Aquarian Weekly 11/1/06 REALITY CHECK
CBGB – RIP
Down in Vineland there’s a clubhouse, Girl in white dress, boy shoot white stuff Oh, don’t you know that anyone can join And they come and they call and they fall on the floor – Patti Smith
Contrary to popular wisdom, the Punk Rock revolution did not originate in London – East or West End. The Sex Pistols, widely recognized in the pantheon of pop culture as the purveyors of the genre, with their exploitation of multi-colored coifs, safety pin self-mutilation, ragged anti-establishment attire, offensive blurts, and the gurgling dupe that was Sid Vicious, were merely the fumes of the original New York City movement. It was there, on the Lower Eastside of Manhattan, where the famous Bleecker Street careens into the Bowery, in a little dive called CBGB & OMFUG, that Punk Music, Punk Culture, and the next-to-last legitimate street music revolution began.
On October 31, All Hallows Eve, 2006 CBGB officially closed shop. In a city where nostalgia and landmarks always takes a back seat to profit and progress, an American institution bows.
Ironically, if you think about it, disregarding what was once considered sacred for a slice of the sweet unknown is everything Punk and CBGB once stood for.
However, there is something inherently bittersweet about this passing. Now that NYC has been reborn in conglomerate dreams and media clamor, Times Square mutating from the cesspool of seedy sex dens and rampant drug trade into a Tokyo façade hijacked by Disney and TV Network grabs fused on high-grade speed fashion. Greenwich Village overrun by Starbucks and Barnes & Noble and gutted by gentrified real estate moguls clutching at the bottom-line high.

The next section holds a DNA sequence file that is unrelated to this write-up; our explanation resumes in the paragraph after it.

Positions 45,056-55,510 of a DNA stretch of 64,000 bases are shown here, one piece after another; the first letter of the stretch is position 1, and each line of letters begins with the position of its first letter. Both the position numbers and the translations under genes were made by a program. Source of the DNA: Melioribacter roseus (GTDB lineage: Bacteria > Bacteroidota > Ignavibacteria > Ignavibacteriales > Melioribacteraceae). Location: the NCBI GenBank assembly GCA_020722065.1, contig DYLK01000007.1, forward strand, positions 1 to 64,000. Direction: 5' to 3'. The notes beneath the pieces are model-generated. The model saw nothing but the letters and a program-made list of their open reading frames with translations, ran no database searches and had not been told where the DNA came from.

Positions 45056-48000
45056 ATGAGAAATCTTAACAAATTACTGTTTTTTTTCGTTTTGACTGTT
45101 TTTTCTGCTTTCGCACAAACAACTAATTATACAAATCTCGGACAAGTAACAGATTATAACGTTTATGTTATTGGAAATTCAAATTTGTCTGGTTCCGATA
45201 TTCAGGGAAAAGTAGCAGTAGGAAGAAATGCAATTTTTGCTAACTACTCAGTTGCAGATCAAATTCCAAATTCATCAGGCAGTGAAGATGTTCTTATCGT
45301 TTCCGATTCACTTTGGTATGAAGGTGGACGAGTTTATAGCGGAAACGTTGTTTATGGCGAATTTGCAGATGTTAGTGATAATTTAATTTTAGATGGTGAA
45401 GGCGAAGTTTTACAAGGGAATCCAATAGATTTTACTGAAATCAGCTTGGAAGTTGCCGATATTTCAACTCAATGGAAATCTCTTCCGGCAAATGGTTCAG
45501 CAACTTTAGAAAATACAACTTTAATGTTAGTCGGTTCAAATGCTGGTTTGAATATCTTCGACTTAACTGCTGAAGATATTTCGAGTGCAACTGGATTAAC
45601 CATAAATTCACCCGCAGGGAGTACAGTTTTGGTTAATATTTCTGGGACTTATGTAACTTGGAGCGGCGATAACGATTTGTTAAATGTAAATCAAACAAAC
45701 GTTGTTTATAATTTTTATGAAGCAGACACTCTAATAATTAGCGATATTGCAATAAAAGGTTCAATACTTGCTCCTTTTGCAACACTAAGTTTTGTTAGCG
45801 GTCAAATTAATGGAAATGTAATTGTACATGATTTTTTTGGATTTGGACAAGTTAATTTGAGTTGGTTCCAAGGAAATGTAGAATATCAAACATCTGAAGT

CBGB has no place there anymore, much like Punk, or whatever is left of Hip-Hop, beyond the plastic macho horde of exploitation. CBGB represents a time of dire calls for eccentricity and upheaval, its voice, the voice of the underbelly of a fume-generation that began to fight back, but fight for what? This was never really crystallized. Revolution rarely is neatly, anyway. Yet, in most cases, we’re all better for it. And at its best NYC can give you true ground-swelling revolution once and a great while, and most times it comes from the most unlikely sources.
Owned and operated by a West Village saloon proprietor by the name of Hilly Kristal, CBGB opened under the guise of its true definition – Country Blues & Bluegrass – with the subheading OMFUG, meaning “Other Music For Uplifting Gormandizers”, but quickly fell on hard times. That is until Kristal reluctantly agreed to allow an unknown distorted noise-machine to play the club’s dead Sunday night slot. The band’s name was Television, and on March 31, 1974 they took the tiny corner stage and virtually created a three-chord manifesto later dubbed Punk Rock, a term first used by the prescient music critic Dave Marsh in the May 1971 issue of Creem Magazine.
If the Mersey Beat was created inside the sweaty walls of the Cavern in Liverpool, England, then its bastard baby brother called Punk was born here in the badass Bowery.